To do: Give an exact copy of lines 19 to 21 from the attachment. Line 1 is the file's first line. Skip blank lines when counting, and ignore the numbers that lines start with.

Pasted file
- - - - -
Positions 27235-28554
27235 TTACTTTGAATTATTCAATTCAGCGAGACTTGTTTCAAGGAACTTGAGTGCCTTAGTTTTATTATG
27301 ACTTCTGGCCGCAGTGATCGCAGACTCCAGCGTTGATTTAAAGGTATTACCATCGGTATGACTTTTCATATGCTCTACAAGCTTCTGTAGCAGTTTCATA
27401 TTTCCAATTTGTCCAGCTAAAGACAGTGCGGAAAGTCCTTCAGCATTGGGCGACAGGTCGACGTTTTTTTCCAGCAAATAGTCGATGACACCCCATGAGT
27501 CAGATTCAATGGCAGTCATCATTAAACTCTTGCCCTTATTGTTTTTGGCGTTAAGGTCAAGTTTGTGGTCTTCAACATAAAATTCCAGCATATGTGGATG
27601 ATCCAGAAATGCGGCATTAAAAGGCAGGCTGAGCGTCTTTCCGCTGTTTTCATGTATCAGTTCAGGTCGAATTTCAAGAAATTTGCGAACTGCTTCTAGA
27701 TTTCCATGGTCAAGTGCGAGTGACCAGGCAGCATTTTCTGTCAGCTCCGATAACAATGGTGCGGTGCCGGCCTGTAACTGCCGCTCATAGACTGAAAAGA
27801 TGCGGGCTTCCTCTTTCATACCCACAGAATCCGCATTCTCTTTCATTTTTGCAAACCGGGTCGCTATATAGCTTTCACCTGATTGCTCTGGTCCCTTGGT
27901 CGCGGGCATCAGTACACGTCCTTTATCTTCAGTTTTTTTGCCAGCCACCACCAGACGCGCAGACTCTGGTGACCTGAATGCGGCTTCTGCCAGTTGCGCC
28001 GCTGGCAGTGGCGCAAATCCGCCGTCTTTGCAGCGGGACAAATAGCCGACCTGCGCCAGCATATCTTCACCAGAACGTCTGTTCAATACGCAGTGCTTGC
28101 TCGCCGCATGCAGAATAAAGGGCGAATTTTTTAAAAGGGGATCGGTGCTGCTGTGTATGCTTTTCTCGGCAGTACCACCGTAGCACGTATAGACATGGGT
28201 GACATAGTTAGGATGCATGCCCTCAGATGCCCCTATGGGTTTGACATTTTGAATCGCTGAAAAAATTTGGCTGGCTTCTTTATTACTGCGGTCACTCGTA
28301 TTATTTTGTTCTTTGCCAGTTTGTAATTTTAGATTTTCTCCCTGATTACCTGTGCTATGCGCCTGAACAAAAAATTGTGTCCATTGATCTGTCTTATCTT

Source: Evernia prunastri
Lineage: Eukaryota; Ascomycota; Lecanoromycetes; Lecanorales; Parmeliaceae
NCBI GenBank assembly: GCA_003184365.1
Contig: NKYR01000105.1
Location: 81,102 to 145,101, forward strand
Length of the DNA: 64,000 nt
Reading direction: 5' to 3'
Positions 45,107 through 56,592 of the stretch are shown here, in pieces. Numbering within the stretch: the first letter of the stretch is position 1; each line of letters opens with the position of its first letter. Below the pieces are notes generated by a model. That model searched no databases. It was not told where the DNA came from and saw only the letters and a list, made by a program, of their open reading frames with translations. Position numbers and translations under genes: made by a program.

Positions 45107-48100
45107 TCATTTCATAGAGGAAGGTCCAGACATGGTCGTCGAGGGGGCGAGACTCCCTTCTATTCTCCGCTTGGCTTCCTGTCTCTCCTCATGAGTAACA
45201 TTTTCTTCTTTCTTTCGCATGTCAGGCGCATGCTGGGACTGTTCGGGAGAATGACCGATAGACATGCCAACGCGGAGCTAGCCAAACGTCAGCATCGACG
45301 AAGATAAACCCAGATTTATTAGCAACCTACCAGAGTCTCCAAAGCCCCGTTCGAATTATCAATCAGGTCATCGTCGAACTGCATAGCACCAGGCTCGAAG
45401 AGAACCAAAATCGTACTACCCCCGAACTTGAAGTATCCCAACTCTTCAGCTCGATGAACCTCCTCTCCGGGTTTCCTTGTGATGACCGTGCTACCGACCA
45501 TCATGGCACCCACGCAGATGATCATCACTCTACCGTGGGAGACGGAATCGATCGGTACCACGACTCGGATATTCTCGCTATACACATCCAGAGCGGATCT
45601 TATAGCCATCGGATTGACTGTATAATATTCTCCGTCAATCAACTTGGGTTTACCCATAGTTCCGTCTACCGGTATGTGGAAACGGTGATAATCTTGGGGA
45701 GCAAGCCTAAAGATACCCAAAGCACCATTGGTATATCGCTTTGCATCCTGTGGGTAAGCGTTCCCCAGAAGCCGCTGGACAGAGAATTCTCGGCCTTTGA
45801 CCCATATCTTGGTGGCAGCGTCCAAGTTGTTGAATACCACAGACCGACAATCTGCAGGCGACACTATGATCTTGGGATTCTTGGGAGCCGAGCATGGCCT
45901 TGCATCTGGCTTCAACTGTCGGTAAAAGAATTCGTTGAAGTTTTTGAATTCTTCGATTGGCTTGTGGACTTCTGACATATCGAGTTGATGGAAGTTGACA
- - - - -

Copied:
Length of the DNA: 64,000 nt
Reading direction: 5' to 3'
Positions 45,107 through 56,592 of the stretch are shown here, in pieces. Numbering within the stretch: the first letter of the stretch is position 1; each line of letters opens with the position of its first letter. Below the pieces are notes generated by a model. That model searched no databases. It was not told where the DNA came from and saw only the letters and a list, made by a program, of their open reading frames with translations. Position numbers and translations under genes: made by a program.